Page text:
Katrin Männik

University of Lausanne

Early Career Research Fellow
SNSF Senior Scientist
Center for Integrative Genomics
University of Lausanne
Switzerland /
Estonian Genome Center
University of Tartu
PhD, Gene Technology, Faculty of Science and Technology, University of Tartu, Estonia, 2012
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Research focus
Katrin Männik’s research is focused on genetic factors and biological processes underlying neurodevelopmental traits and their co-morbidities in human population. She is particularly interested in structural changes in the genome called DNA copy-number variants or shortly CNVs. In this field, her recent work has mainly been focused on two aspects: First, how CNVs in the general population impact carriers’ health and affect individuals’ development. Second, she is aiming to better understand functional consequences of rare CNVs and the complex etiology of rare diseases caused by CNVs—collectively known as “genomic disorders”.

My plans for the fellowship period
Although individual differences in cognition and education achievement are known to be highly heritable, studies have only now begun to identify contributing factors. For example, our recent study showed that rare CNVs in the human genome are cumulatively a common health and developmental problem. They explain a substantial portion of population variance in education attainment and are associated with a complex set of developmental and health-related traits. By using a large collection of genotype and phenotype data from European biobanks, my first aim for the fellowship period is to create a map of rare CNVs and investigate their health burden in unselected populations. I also intend to integrate multiple layers of molecular, clinical and neuropsychological information of the 16p11.2 CNV carriers to better understand the biological basis how CNVs “act”. The 16p11.2 CNVs are among the most frequent genetic causes of neurodevelopmental problems (e.g., language delay, social or learning difficulties) and pose an excellent model for studying complex heritability of cognitive and behavioral traits, inter-individual variability (why carriers of the same genetic variant are affected differently), pleiotropy (how the same gene impacts different organs), and functional interactions between genes. During the fellowship period, I am also seeking to collaborate with social and educational scientists on aspects that would facilitate the translation of genetic findings into individualized developmental support, especially for less advantaged children.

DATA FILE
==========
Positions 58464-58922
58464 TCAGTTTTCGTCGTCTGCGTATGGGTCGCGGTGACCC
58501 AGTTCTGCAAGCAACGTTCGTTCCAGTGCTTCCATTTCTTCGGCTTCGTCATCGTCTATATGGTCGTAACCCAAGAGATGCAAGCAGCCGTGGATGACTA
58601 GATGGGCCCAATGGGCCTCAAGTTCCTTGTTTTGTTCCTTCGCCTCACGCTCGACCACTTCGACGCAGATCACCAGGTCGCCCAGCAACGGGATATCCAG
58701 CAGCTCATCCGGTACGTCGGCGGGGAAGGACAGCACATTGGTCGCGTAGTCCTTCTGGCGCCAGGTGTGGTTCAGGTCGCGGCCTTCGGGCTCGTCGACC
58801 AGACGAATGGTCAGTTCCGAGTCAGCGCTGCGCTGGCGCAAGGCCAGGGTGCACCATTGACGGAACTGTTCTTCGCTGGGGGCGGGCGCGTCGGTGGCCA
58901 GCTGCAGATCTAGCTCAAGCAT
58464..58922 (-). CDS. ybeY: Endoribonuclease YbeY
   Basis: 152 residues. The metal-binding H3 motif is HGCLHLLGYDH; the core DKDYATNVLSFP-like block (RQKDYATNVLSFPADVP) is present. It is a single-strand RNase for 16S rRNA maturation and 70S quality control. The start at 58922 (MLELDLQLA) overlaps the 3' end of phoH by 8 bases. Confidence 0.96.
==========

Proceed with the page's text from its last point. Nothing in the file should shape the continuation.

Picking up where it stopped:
How will my work change children’s and youth’s lives?
While translation of genetic information and individual risk scores for common diseases (e.g., diabetes, cardiovascular disease) has reached clinical practice, the complex nature of cognition and limited understanding of biological determinants has so far hampered a similar approach to support children’s learning based on their genetic variability. Expected results of my work will advance the understanding of mechanisms contributing to the complex etiologies of developmental problems and the impact of genetic factors on population variance in education attainment. In addition to their scientific value, these findings have a high translational potential in terms of personal risk evaluation and support plans for individuals with challenged development. For example, there are expected to be around 80,000 individuals with genomic disorders in Switzerland and education attainment of 1 person in 40 to be affected by rare CNVs. Our experience shows that adults who never received the attention of the medical genetic system often live autonomously but belong to a vulnerable fraction of society. I hope that my work will help raise awareness of children having genetically determined cognitive or behavioral issues, systematically identify at-risk children, and offer them support that takes into account genetically determined variability in their skills.

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